5 Disasters for Your Small Business to Avoid
Whether you’re operating a start-up or an established business, the small-business world can quickly become a minefield. Briefly, let’s review the more common types of business disasters faced by entrepreneurs and small business owners today.
- Neglecting your marketing and letting your new-customer pipeline run dry
If you enjoy the company of entrepreneurs, like I do, you will eventually hear complaints about the feast and famine nature of their business, particularly with solo entrepreneurs in service industries. The feast-and-famine cycle goes like this. Your business starts in a famine state, because you usually don’t have a large revenue stream from day one. You market your services for months and finally acquire a client. Then you work full time serving that client. You are now in a ‘feast’ state. Time passes and the client’s project ends. Wait a minute—you've stopped marketing! You spent all of your time serving your client instead of selling your services. Damn! The famine state returns. Again you market full time to acquire your next client. You eventually land a client, and the feast-and-famine cycle continues.
- Customer concentration risk
Simply put: Don’t put all your eggs in one basket. By definition, if one of your customers represents more than 10 percent of your total revenue, then you have a customer concentration risk in your business. The higher the percentage of revenue that one customer represents, the greater the business continuity risk. You have to face the difficult question: what happens to your business when your largest customer disappears? Will you go out of business? How will you manage that scenario?
- Non-customer-based funding
I worry about start-up businesses that raise equity angel funding or take out a loan too early. You can keep raising equity funding like a start-up dot-com from the 1990s, but equity funding eventually ceases if you don’t make a profit. Alternatively, you can borrow money, but it must be paid back. What, then, is the long-term funding solution? Eventually customers are the only long-term source of funding for any business. Equity and debt should be treated like catalysts and timing solutions, respectively.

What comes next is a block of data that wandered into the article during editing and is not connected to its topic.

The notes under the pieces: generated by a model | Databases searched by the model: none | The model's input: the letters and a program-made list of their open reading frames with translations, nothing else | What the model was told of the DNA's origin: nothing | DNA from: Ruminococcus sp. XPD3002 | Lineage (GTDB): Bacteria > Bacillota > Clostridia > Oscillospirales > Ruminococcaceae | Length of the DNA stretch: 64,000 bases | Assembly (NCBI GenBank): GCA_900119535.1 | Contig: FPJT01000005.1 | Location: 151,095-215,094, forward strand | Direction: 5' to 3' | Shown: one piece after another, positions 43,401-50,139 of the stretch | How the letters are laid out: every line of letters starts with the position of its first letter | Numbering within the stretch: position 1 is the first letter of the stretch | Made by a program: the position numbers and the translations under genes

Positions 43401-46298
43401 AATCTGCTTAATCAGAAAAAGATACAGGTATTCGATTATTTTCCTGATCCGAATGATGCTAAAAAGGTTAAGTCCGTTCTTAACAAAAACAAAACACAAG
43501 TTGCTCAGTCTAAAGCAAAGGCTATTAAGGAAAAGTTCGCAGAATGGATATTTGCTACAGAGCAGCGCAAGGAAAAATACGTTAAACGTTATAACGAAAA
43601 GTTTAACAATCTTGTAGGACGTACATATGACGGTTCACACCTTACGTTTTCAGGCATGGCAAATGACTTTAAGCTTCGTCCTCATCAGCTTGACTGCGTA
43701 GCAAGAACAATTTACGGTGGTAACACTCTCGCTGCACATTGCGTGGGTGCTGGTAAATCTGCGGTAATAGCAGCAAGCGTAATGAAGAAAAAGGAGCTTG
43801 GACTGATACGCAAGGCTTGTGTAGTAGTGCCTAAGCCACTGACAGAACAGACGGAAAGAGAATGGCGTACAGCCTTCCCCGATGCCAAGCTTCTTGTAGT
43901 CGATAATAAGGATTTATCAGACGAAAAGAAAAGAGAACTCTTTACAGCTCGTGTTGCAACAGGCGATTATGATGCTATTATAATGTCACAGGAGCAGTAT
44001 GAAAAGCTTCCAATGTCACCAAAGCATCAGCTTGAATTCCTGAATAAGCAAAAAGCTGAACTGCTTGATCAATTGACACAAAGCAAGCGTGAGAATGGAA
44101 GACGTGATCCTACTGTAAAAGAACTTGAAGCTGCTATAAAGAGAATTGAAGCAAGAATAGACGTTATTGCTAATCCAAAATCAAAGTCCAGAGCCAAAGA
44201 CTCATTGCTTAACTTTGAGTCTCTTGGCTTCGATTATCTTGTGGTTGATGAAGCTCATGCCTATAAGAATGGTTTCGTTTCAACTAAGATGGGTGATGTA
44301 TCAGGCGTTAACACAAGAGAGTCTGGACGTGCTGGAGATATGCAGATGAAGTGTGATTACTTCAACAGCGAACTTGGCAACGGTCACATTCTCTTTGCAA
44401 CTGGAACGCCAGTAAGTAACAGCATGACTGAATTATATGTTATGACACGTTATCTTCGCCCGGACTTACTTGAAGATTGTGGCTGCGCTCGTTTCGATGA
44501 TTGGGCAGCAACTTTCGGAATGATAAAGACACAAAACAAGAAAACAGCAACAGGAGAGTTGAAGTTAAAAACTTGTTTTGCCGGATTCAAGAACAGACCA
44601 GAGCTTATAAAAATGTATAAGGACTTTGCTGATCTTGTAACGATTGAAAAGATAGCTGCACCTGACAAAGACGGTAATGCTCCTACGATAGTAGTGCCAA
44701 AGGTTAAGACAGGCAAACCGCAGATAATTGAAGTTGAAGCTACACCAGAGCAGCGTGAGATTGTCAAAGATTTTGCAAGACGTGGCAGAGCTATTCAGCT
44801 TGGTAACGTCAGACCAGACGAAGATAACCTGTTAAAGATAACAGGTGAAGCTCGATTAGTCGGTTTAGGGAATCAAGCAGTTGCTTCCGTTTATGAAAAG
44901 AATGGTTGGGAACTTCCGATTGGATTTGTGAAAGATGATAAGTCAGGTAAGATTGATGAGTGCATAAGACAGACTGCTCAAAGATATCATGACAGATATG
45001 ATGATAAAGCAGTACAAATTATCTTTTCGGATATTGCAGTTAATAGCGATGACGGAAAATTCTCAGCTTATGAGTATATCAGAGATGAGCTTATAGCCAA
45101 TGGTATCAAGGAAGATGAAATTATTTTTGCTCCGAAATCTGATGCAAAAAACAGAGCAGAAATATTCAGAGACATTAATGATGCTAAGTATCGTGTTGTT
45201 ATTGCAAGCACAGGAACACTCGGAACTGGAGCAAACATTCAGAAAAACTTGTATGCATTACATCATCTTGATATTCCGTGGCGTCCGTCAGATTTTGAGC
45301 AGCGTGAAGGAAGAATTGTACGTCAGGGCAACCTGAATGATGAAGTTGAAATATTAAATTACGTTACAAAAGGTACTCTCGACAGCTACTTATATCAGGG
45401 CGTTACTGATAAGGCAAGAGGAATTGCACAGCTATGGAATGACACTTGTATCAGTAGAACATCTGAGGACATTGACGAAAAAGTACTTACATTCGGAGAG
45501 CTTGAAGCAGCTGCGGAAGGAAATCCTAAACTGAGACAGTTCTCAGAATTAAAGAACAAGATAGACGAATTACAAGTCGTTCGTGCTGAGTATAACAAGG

- Overly optimistic sales and marketing projections
Most of the business plans that I read contain overly optimistic sales projections based on their sales and marketing efforts. Be conservative with your expectations and you can avoid this disaster. Problems surface when we spend our money before earning our sales. While it’s true that you have to spend money to make money, you do not have to spend most of your money before making any money—or at least establishing a sales trend. Wouldn't you rather under-promise and over-deliver?
- A lack of planning
I’m amazed at the number of people that I come across who are willing to risk their life savings on a small business without a business plan. This disaster is perhaps the easiest to avoid. If you need help getting started or focused on the most important parts of any business plan, try The One-Hour Business Plan, by yours truly. Even a business plan–phobic entrepreneur can spend one hour of writing time. Other planning resources can help as well. These are perhaps the most frequent yet avoidable disasters that I see today. How to avoid them? First, maintain your marketing, even during good times—the feast times. Next, you will need more than ten customers to eliminate customer concentration risk. However, continuing to spread your business across as many customers as possible will keep you open for business. Also, remember to fund your business through customers first. If customers don’t fund the business, eventually the business runs out of money and time. It’s sad, but worth remembering. While we entrepreneurs are an optimistic bunch, creating overly optimistic sales goals and overspending is another avoidable disaster. Finally, plan something before you spend years of time and savings. These are the top avoidable business disasters that I see. How about you? Copyright John J. McAdam 2015. All Rights Reserved.